In honor of the 100th anniversary of women's suffrage in 2020, we are celebrating the talented women who work for the NC Office of State Archaeology with our "Trowel Blazers" series. This week we're honoring Devon Borgardt, archaeological technician at the OSA Raleigh Office!
Devon began with the OSA as a volunteer at the OSA Research Center in July 2016 and became a permanent member of the team as one of our Department of Transportation (DOT) archaeological technicians in October 2017! She holds a Bachelor of Arts in History from Wesley College in Delaware and is currently working on a Master of Arts in Anthropology with a concentration in Archaeology at NC State University.
How did you become interested in archaeology?
I became interested in archaeology when I watched History channel documentaries featuring Zahi Hawass and Egyptian archaeology. But Egyptology was merely the gateway to the addiction I developed for historical archaeology. I am recently employed in the field, but my experiences span over the past seven years.
What is your favorite project or archaeology memory?
My favorite archaeological memory took place at my first field school, the Jamestown Rediscovery project. I picked up an Irish halfpenny, which was only minted in London between 1601 and 1602. I was really excited until one of the staff archaeologists scoffed and said there were thirty more in the Archaearium. End of the day, it’s not about the cool artifacts, it’s about using the context of archaeological features (remnants of structures), artifacts, and overall site information to tell stories of the past.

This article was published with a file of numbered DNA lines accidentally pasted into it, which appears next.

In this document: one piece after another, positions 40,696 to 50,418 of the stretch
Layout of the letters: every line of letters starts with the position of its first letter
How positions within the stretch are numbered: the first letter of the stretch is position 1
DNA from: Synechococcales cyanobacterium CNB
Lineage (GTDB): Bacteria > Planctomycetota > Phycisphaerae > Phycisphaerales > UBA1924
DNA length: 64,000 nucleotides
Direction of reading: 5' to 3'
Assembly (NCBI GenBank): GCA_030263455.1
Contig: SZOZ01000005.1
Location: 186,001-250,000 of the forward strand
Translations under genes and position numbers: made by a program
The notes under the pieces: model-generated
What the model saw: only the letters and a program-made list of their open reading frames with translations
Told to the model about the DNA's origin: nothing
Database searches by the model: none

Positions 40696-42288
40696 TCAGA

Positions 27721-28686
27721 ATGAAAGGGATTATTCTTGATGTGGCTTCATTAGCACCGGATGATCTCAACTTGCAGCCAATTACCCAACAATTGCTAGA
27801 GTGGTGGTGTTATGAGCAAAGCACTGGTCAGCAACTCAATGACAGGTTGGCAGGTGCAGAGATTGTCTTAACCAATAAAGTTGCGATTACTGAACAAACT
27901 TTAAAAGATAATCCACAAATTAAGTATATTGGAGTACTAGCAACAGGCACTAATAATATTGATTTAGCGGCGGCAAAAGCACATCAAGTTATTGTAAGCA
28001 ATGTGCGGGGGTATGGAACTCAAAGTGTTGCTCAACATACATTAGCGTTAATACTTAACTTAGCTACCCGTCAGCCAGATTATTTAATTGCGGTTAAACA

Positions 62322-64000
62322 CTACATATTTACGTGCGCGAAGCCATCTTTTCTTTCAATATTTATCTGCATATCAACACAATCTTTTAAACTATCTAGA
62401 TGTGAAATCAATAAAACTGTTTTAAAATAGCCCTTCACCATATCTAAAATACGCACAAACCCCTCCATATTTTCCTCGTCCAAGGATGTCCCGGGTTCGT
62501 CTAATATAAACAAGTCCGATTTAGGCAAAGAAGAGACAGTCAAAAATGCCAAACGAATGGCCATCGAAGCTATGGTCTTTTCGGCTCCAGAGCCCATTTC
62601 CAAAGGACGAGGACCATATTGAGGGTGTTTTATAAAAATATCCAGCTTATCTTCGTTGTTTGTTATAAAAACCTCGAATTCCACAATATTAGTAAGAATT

I also participated in two field schools in the Scottish Highlands with Heritage Archaeological Research Practice that indirectly relate to North Carolina’s history. We surveyed along Wade’s Military Road in the eastern highlands and mapped all of the nearby structures. These military roads were used by Great Britain after the Jacobite rebellions of 1715 to 1745 to control Scottish movement in the highlands. Many of these people emigrated to states like North Carolina after they were forcibly removed from their homes. It was really neat to learn about how these Scottish settlers lived, be familiar with where they emigrated to, and how they enhanced North Carolina’s diverse people and history.
What other hobbies do you have?
My hobbies include cross stitching, soccer, digitizing family history, and running with my dog.
Cat or dog?
¿Porque no los dos? I grew up with my cat, Sassy, and the family golden retriever, Cruiser. I now have a 45 lb. ball of energy with Sadie, my lab mix. If I knew she wouldn’t throw a cat around, I would still have both.
About the Campaign
The year 2020 marks the 100th anniversary of women’s suffrage. As part of a national campaign to commemorate this historic event, North Carolina’s Department of Natural and Cultural Resources (DNCR) is coordinating a campaign titled “She Changed the World: NC Women Breaking Barriers” March 2019, continuing through November 2020. American women were granted the right to vote with the 19th Amendment to the U.S. Constitution, ratified on August 18, 1920, after a 72-year fight by suffragists. The 19th Amendment did not resolve the issue of suffrage for women of color, who continued to battle for voting rights for decades.
-Working in the Scottish Highlands, Devon in the foreground, image courtesy of Devon Borgardt
-Sadie the dog, image courtesy of Devon Borgardt